For almost 60 years the laser has been the technical standard for countless applications. The blue version is now revolutionizing industrial metal processing.
“The laser is a solution seeking a problem,” said Theodore H. Maiman, the man who developed the first functional laser in 1960. The problems were not long in coming. As a result, lasers are now some of the most important and versatile tools in industry, science and research. But there are still plenty of challenges for these “light amplifiers.”
Light, the universal tool
Laser-welded joints are extremely stable and can withstand huge mechanical loads. Such strong welds are much in demand in the automotive and metalworking industries. Up to now, infrared lasers have been used to create the welds, but they cannot produce satisfactory results for all metals. There are problems with the most widely used metal in the world, namely copper.
Industrial processing of copper is essential if the “electric car for everyone” is to become a reality one day. This is because much more copper is needed for batteries and electric motors than for conventional cars. But anything that is a good electrical conductor also conducts heat well. In combination with the high reflectance of copper this makes it difficult to feed in enough energy to melt it in a controlled manner.
Blue beats infrared
“Highly reflective metals such as copper and gold absorb the blue light spectrum seven to twenty times better than infrared radiation,” explains Dr. Harald König, an expert in laser technology at OSRAM in Regensburg. “The solution lies in using shorter wavelengths of light shifting into the blue range. Specifically, the wavelength of 450 nanometers is suitable for industrial processing of non-ferrous metals.”
That sounds quite easy. After all, blue semiconductor light has been around since the mid-90s. But initially there were no substrates for the semiconductor layers on which reliable blue lasers could be developed. “As a result, we had emitters with outputs and efficiencies far below the levels required for industrial applications,” says König. “Five years ago, there were only individual laser chips with outputs of only a few watts for applications in the blue spectral range. That was enough only for laser shows, and later for car headlights and projectors.” For a long time it was completely unthinkable for non-ferrous metal processing, which needs many times the power.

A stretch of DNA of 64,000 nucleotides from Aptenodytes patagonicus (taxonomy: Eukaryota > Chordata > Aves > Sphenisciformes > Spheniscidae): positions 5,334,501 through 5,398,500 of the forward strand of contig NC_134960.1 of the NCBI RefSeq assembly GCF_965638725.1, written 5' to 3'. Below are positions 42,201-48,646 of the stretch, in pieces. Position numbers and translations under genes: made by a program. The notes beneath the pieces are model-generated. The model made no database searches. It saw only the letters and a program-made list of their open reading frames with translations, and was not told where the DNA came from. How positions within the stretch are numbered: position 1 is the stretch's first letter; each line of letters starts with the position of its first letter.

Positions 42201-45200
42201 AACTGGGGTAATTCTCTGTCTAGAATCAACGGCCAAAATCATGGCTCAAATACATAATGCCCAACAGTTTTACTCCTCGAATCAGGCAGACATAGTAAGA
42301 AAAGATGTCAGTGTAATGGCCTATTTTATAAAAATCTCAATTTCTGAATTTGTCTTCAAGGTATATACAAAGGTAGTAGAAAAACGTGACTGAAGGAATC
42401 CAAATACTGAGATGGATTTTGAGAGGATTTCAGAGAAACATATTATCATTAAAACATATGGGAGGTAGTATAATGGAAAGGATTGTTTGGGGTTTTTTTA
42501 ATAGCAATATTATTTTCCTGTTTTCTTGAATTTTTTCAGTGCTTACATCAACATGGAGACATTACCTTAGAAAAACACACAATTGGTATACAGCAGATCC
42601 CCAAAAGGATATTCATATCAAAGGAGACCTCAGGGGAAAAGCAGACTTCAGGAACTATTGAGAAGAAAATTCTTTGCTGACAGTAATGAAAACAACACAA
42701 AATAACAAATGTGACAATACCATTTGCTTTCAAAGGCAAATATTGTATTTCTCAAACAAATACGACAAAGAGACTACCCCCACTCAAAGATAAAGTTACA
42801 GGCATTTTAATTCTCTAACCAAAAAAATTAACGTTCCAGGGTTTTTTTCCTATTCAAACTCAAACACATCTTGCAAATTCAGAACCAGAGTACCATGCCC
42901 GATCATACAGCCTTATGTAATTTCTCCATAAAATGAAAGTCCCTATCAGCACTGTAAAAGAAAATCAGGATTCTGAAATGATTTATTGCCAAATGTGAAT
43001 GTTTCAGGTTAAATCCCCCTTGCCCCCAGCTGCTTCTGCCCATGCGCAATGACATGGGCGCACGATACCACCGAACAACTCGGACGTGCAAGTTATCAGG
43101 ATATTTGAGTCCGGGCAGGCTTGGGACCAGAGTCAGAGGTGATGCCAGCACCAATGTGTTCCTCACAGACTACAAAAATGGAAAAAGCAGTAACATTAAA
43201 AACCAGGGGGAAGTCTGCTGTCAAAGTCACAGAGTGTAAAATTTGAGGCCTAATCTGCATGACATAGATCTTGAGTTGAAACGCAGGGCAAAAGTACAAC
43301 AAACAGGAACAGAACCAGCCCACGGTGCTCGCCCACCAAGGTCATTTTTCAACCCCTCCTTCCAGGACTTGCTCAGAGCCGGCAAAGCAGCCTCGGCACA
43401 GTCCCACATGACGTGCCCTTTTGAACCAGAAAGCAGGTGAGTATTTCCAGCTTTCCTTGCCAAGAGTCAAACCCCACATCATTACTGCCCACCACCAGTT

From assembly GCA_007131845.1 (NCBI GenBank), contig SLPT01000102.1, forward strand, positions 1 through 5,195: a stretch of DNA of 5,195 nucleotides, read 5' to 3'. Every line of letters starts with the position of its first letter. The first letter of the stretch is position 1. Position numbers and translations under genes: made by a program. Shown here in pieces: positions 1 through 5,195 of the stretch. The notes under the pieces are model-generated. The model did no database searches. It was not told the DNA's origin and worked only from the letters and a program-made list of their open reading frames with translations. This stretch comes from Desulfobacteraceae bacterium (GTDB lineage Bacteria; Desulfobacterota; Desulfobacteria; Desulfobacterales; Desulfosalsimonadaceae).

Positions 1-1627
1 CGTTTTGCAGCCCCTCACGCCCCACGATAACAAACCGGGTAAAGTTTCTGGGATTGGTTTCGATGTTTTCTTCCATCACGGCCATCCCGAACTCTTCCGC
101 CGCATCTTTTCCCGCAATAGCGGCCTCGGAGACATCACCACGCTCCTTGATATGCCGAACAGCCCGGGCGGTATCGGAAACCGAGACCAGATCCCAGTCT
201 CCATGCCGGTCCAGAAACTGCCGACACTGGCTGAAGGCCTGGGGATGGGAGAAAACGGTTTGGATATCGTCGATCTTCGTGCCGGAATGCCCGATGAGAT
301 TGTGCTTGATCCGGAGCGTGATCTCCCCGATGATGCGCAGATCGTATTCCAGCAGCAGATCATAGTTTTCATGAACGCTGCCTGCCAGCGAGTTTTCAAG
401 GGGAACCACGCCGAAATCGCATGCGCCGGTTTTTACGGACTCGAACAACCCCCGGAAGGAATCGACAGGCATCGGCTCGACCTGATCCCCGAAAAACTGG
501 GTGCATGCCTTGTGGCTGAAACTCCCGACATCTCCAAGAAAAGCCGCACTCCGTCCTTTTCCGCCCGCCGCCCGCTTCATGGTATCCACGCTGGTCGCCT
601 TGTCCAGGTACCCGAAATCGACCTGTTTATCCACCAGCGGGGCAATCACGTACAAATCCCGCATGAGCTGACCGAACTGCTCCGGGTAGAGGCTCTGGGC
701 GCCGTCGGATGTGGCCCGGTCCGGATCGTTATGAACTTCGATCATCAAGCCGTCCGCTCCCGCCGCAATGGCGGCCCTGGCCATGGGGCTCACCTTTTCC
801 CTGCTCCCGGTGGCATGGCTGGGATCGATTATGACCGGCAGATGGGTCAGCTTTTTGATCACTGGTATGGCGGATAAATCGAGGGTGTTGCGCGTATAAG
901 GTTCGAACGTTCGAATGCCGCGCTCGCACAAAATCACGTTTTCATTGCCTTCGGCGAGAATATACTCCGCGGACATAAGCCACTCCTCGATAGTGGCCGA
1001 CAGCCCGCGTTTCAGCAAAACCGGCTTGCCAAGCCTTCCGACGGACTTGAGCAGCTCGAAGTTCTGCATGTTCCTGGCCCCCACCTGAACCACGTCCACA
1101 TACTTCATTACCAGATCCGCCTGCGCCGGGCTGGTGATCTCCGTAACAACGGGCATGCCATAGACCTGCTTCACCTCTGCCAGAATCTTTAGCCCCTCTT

Raising the bar
The output of the emitters had to be increased. König points to the setup used to test the blue lasers. “We concentrated on making the leap into the kilowatt class. Over the past few years we had steadily improved the efficiency and output of the individual emitters and achieved more than two watts and improved the efficiency by almost 40 percent. Simply optimizing single emitters was a not very promising way of getting into the top league.”
Then came the idea of concentrated blue laser power. König combined 23 single emitters in parallel in a one-centimeter laser bar. “At the start of the project hardly anyone believed that this would also work for blue lasers. After all, a single defective emitter – and there will always be those – can ruin the overall performance of the bar and even melt the semiconductor.”
The purpose of the project, which was supported by the Federal Ministry for Education and Research (BMBF), was to prove that powerful blue laser bars were possible. The key elements were the so-called epitaxy process, in which layers are grown on the semiconductor substrates, and the chip design. The gallium nitride layers had to grow atom by atom into high-quality, homogeneous layers on the wafers. Improvements were made to output, homogeneity and reliability in a series of meticulous experiments. At the same time, the chip design and the number of high-quality emitters were optimized.
After three years of intense work the breakthrough came in 2019. A record output for a bar of 107 watts and a best value of 46 percent conversion efficiency were demonstrated. And for the first time there was proof that the bar concept also worked for blue lasers. The leap into the kilowatt class was achieved. On the basis of this world’s first blue high-output laser bar, partner company Laserline launched the first diode laser with a laser power of 1,500 W in June 2019.
Cutting even under water
This diode laser can even melt, cut and weld pure copper with high precision. It produces accurate smooth welds that are precise enough for highly sensitive electronic components, thin copper foil and copper sheet or for welding thin sheet metal for smartphone batteries.
And it even works under water. This opens up new fields of application such as welding attachments at port facilities and on ships. Or repairs to offshore wind parks, bridges and locks.
But research continues. The market demands ever increasing output, efficiency and durability. And there are applications beyond material processing. Since blue light can be converted relatively easily into white light, blue laser diodes could be used in the future as high-output light sources to replace conventional lighting solutions. Ultra-brilliant, maintenance-free and extremely bright, they could be used for example for airfield lighting or sports stadium floodlighting. The blue laser – the solution seeking a problem – now has no shortage of possible applications.